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In the car business money has always been used to motivate salespeople. The idea is that commissions are a big enough motivator to drive salespeople to do what they need to do in order to sell a car.
Today we have to question whether this method works on a new breed of salespeople. I'm not referring to Millennials. I've never really liked the word "Millennial" because I don't believe you can slap labels on an entire generation. Besides, I have noticed that many 40- to 50- year old salespeople fit into this new breed; which is simply a large percentage of people who aren't super motivated by money.
This attitude reflects a shift in culture and priorities. In general, people are placing more value on their personal time. At work, they want to feel valued and part of something important. They want to be empowered to make their own decisions and feel like they're working towards something meaningful.
Creating a workplace environment that provides all these things is a significant first step to employee retention. But it won't always guarantee your employees will stay motivated. The question still remains, how do you change a person's behavior in order to get different results?
Traditional management techniques tend to rely on negative feedback, such as: You're not making enough calls; you need to stick to your word tracks; you shouldn't have said that; you should have done it this way. If you do this, then you will get that. If you don't reach your goals, you'll be fired.
The problem with this method is that the salesperson is only hearing what they do wrong, and not what they do right.
Recent studies by behavioral neuroscientists reveal that negative feedback doesn't work to change behavior. Have you ever tried to "help" a smoker quit smoking by telling them all the horrible health problems that smoking causes? A smoker knows the health risks, but it's hard to change behavior.
Negative feedback creates negative emotions. As humans, it's natural for us to try and eliminate negative feelings. When we hear something negative about ourselves, we tend to rationalize, justify, blame the messenger or bury our head in the sand—anything that makes us feel more positive about ourselves.
Instead of working with the positive self-image that we as humans fight hard to maintain, some managers try to put a clear mirror in front of employees so they can see what needs improving. But our brains are very adept at distorting images until we see only what we want to believe.
Instead of trying to fight our brain's natural tendency to eliminate the negative and feel positive, why not try to work with it?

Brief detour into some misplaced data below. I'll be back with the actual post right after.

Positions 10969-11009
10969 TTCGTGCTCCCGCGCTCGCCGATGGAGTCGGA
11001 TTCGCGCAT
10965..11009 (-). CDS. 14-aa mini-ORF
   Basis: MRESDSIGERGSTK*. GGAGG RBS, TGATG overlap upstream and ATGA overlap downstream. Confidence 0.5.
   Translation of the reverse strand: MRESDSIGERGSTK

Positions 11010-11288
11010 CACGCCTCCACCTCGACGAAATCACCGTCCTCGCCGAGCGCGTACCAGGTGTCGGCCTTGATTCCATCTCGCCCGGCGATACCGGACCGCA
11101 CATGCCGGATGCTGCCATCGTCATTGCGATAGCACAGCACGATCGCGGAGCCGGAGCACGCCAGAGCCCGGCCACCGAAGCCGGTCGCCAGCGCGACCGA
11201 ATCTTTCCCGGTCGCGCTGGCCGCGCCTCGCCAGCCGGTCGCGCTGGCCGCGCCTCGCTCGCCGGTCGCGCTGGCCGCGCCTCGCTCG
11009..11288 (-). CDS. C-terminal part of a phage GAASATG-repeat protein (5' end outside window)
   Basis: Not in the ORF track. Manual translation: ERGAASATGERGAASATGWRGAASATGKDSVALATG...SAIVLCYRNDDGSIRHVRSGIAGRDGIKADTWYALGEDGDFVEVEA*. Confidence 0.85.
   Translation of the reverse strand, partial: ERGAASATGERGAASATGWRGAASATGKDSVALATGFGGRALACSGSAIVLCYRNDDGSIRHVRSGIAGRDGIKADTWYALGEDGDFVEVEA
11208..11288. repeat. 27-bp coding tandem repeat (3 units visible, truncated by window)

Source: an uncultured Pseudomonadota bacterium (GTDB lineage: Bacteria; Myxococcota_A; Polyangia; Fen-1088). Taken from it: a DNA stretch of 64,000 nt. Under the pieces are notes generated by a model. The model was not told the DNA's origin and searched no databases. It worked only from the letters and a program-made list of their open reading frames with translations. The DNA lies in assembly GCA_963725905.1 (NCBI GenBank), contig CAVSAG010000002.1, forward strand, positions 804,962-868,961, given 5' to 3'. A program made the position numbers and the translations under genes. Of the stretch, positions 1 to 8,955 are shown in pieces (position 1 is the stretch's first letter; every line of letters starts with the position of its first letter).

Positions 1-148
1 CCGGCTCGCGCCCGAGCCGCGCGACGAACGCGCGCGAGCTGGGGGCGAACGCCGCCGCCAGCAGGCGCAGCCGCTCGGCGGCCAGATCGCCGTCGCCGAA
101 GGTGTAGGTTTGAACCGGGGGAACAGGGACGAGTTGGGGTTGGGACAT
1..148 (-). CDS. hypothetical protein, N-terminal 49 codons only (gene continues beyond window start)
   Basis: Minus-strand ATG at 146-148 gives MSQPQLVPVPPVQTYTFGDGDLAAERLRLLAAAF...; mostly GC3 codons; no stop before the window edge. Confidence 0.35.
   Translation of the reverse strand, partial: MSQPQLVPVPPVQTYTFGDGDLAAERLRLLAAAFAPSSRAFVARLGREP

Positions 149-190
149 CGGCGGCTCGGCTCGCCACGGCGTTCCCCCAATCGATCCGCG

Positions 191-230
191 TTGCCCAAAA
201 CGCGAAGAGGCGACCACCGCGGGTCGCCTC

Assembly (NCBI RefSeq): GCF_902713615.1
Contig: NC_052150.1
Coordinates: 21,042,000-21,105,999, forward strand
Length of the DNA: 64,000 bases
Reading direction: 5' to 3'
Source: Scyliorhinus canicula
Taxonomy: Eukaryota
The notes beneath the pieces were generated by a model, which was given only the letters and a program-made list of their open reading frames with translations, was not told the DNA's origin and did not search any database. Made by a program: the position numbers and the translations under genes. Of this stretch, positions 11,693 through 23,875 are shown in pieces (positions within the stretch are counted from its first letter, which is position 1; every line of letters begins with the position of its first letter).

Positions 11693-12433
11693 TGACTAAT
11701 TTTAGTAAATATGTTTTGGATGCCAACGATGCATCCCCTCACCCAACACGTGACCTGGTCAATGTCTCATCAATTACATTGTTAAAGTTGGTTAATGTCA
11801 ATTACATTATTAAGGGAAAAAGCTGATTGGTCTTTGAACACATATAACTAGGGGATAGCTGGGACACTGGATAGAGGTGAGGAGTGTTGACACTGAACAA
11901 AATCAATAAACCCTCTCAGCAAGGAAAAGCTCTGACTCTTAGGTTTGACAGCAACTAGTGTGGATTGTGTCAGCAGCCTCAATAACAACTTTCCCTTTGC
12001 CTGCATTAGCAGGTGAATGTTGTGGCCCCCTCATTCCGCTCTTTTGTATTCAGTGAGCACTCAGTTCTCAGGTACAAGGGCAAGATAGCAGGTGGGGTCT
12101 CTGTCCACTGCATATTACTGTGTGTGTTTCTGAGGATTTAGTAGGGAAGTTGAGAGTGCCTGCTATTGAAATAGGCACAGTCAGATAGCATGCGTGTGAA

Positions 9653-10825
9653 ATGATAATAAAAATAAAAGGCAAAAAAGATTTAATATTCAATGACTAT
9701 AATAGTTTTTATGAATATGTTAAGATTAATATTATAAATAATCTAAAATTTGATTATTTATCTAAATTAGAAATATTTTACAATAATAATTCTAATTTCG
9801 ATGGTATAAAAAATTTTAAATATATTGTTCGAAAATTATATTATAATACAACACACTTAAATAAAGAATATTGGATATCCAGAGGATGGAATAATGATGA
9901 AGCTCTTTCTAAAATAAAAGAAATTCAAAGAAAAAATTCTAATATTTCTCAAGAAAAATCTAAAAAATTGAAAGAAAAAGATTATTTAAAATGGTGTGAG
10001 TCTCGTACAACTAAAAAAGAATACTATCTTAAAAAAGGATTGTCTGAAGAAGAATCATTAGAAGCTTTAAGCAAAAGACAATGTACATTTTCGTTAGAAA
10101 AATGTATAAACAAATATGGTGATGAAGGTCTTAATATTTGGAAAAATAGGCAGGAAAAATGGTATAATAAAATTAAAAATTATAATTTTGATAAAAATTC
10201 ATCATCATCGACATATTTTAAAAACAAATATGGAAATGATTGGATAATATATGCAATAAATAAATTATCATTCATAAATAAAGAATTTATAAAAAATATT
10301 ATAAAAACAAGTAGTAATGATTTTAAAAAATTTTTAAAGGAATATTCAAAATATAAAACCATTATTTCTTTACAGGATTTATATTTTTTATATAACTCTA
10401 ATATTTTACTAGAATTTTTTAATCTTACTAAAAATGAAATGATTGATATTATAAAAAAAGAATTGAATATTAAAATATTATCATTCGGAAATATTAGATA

Neuroscientists have discovered three primary principles that can positively impact specific regions in the brain and successfully change behavior.
1) Social Incentives
We are social animals and to some extent, we all care about what other people are doing and how we compare to them. Here's an example. The British government used to send out letters to citizens who were late paying taxes. The letter basically explained how important it is to pay taxes on time, but the response rates were always low. Then someone added a single sentence to the message: "Nine out of ten people in the U.K. pay their taxes on time." Response rates rose 1.5 percent. When another sentence was added, "You are one of the few people who have not paid us yet," response rates rose 3.9 percent.
In sales, a similar tactic can be used to help motivate. Let's say you're tracking KPIs such as phone calls made or emails sent. Publicly display how individuals are doing, as well as how the whole team is progressing. For some people, seeing how their activities contribute to a team goal highlights the importance of their role in a social group, which can be more motivating than comparing themselves as individuals to other individuals.
2) Immediate Rewards
To our brains, the future is uncertain. That's why the promise of a financial reward isn't always motivating enough to divert us from doing what feels good today.
But people do respond to immediate rewards. How can you provide immediate rewards for activities that your salespeople do every day, or even every hour?
Rewards don't have to be monetary, but they should be tangible, such as seeing numbers or rankings go up on a board showing them winning a competition and hearing a congratulations from the manager. Underperformers, in particular, need to know that the tasks they don't like doing are so important that a reward is attached to them. As they perform more tasks in order to get a reward, the tasks become ingrained as a habit.
3) Progress Monitoring
The average brain does a good job at processing information that will positively impact our future. The brain doesn't do as well processing information that will negatively impact our future.
If you're trying to get someone's attention, highlight their progress and don't focus on the decline. Work with peoples' strengths and get them to develop those strengths, rather than trying to force someone to develop a skill they don't have. There are dozens of ways to arrive at the same result, so it's important to allow employees to find their best way, which might not be your best way.
Focusing on strengths also empowers employees and makes them feel like they're in control. Being praised for something we've done right makes us want to do that task again.
If you're managing a sales team, it's time to review your methodology. If you're not getting the results you want using money as a motivator, come up with a coaching plan that incorporates these three principles, which are scientifically proven to change behavior.